ACM ISS'18 International Workshop on
Computational Augmented Reality Displays
Computational display is an emerging concept of display technology, defined as the joint design of hardware and display optics with computational algorithms and perceptual considerations.
Researchers in various fields such as optics, computer graphics, virtual reality (VR) and augmented reality (AR)
are actively worked on this topic and overcoming technical limitations of existing displays. Although these new technologies are
promising to push interactive surfaces and spaces (ISS) research forward, interactions between researchers in the different communities were
unfortunately not so active at the moment. The goal of this workshop is to bridge the communities by promoting the communications each other.
This workshop focuses particularly on computational AR displays, which we believe are closely related to the ISS community. They include (but not limited to) light field display, head-mounted display, optical see-through display, and projection display. For example, projection mapping turns immediate real world surfaces into interactive surfaces, and head mounted see-through displays make real spaces interactive. On top of that, the workshop also covers recent computational fabrication research that provides new display materials such as the color-changing materials (photochromism) that adding the functional on a regular 3D object. As proven in the history, the ISS community could invent novel interaction techniques based on emerging AR displays. At the same time, these new interaction techniques could inspire display researchers to develop more advanced and useful display principles. Such tightly coupled positive feedback loop will powerfully drive both research domains. The workshop will provide a supportive environment to share the state-of-the-art technologies among the attendees.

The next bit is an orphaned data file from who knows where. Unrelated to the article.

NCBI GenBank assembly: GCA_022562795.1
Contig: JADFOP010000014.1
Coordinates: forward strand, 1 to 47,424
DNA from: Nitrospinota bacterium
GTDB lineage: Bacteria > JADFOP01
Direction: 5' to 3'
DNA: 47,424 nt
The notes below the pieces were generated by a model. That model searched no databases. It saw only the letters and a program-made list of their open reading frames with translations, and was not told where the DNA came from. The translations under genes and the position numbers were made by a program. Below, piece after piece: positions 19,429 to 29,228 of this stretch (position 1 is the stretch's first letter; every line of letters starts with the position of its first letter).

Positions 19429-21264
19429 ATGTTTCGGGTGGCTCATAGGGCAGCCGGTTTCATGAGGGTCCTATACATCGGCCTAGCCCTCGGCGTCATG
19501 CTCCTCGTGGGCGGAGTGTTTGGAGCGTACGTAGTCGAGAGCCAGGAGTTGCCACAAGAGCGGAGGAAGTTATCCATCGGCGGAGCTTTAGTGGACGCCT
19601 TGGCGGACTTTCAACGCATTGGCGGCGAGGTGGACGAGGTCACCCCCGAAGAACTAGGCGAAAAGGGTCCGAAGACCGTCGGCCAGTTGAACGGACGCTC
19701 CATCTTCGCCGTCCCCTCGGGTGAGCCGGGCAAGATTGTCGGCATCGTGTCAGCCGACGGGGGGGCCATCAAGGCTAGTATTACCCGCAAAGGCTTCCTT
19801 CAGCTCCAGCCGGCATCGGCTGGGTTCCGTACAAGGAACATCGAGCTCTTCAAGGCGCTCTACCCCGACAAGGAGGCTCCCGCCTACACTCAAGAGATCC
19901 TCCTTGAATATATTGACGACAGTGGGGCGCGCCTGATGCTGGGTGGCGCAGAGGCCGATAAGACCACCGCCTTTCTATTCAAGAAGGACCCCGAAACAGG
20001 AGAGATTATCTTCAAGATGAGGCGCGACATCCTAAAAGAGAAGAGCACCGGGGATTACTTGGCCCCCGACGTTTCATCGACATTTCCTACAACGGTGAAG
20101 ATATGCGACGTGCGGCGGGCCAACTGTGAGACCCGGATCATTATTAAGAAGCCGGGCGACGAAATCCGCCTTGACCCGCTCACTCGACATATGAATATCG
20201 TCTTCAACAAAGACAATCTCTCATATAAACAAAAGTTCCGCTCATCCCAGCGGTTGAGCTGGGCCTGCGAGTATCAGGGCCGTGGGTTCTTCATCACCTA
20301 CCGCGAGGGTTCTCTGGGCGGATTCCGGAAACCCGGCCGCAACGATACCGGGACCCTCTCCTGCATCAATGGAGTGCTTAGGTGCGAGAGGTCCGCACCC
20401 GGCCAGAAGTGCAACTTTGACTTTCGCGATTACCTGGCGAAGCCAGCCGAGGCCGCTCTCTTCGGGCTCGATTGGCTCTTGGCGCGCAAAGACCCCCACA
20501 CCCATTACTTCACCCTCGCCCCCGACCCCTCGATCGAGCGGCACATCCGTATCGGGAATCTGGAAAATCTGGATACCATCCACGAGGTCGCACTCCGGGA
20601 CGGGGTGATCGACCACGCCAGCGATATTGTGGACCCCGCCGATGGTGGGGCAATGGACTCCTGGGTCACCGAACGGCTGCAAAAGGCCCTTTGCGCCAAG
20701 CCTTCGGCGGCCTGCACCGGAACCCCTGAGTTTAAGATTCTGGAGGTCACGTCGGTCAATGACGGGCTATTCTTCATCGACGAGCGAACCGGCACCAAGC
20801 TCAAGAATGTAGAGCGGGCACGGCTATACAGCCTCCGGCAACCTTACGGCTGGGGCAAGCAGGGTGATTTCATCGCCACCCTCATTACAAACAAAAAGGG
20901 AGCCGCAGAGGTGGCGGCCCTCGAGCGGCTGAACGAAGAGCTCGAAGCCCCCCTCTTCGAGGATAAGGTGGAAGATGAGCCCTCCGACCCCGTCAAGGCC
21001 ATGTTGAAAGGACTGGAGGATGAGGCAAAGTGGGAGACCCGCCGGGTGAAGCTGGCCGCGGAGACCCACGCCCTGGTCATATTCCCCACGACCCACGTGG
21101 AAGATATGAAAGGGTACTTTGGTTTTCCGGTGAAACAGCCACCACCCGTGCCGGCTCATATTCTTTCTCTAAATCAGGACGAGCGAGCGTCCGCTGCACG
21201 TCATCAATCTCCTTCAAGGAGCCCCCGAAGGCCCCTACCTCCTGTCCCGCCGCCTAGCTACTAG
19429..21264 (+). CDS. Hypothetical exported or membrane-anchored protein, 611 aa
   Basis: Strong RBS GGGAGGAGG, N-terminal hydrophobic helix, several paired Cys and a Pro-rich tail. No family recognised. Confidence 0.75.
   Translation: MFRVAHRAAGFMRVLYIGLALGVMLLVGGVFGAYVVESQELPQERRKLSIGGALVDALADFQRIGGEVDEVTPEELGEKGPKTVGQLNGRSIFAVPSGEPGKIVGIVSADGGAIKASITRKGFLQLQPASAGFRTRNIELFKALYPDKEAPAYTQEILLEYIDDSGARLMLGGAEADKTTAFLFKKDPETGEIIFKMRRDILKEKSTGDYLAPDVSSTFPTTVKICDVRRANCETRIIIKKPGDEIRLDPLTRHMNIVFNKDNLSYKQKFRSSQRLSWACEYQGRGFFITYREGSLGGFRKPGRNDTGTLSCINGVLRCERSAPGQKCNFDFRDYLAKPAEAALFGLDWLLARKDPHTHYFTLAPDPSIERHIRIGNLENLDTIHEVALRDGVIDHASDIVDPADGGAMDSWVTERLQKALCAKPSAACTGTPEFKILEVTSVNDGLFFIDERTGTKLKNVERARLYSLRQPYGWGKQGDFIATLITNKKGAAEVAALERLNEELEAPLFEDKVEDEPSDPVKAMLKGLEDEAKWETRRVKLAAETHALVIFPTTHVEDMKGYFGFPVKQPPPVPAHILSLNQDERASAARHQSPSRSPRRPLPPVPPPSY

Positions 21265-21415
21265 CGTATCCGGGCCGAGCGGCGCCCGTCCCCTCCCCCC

We invite researchers and visionaries to submit their latest results on any aspects that are relevant for computational AR displays and as well as novel interaction technologies.
Contributions of more fundamental work (e.g., perceptual studies and empirical research about displays) are welcome as well as more technical contributions (including best-practice demonstrations,
prototype systems, etc.).
Position papers and reviews of the state-of-the art and ongoing research are invited, too. Topic areas include (but not limited to):
Preparing the submission
All submissions must include an extended abstract with a maximum of 6 pages (incl. all figures and references) in the 2014 SIGCHI Extended Abstracts format. The reviewing of abstracts will be single-blind -- that is, your submission should *not* be anonymized but reviewers will remain anonymous to you. All submissions must include author names and affiliations. Authors are recommended to submit their supplementary videos (up to 3 minutes, at most 50 MB in size). The current submission system does not allow to directly upload the video files. Please upload the videos on external servers such as Dropbox and indicate their URLs in the extended abstracts. The accepted extended abstract will be published in the ACM Digital Library. Your extended abstract, poster design and optional video should be submitted by September 7, 2018 to the submission system. The abstract must be in a PDF format.
The workshop will be held at the Nomura Conference Plaza Nihonbashi in central Tokyo, Japan. Located in Nihonbashi, the commercial heart of Edo — Tokyo's former name in its bygone feudal days — the surrounding area has been the scenery of countless Ukiyo-e prints and is now a bustling center of business and culture. With Akihabara to the north, Ginza to the south, and the Imperial Palace to the west, the area is within short distances to a number of sightseeing spots as well.